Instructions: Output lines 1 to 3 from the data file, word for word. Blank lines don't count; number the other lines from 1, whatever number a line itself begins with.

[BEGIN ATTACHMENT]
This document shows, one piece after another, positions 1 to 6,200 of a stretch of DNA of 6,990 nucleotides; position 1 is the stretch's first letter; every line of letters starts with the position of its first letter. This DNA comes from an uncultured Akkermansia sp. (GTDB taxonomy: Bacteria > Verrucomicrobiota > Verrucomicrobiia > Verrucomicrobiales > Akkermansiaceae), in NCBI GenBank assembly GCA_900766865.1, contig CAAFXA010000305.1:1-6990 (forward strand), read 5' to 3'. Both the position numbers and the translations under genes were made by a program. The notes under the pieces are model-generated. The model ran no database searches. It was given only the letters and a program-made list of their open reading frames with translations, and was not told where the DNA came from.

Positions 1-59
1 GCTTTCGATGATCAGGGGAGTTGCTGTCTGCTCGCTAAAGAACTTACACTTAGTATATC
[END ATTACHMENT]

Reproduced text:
This document shows, one piece after another, positions 1 to 6,200 of a stretch of DNA of 6,990 nucleotides; position 1 is the stretch's first letter; every line of letters starts with the position of its first letter. This DNA comes from an uncultured Akkermansia sp. (GTDB taxonomy: Bacteria > Verrucomicrobiota > Verrucomicrobiia > Verrucomicrobiales > Akkermansiaceae), in NCBI GenBank assembly GCA_900766865.1, contig CAAFXA010000305.1:1-6990 (forward strand), read 5' to 3'. Both the position numbers and the translations under genes were made by a program. The notes under the pieces are model-generated. The model ran no database searches. It was given only the letters and a program-made list of their open reading frames with translations, and was not told where the DNA came from.

Positions 1-59
1 GCTTTCGATGATCAGGGGAGTTGCTGTCTGCTCGCTAAAGAACTTACACTTAGTATATC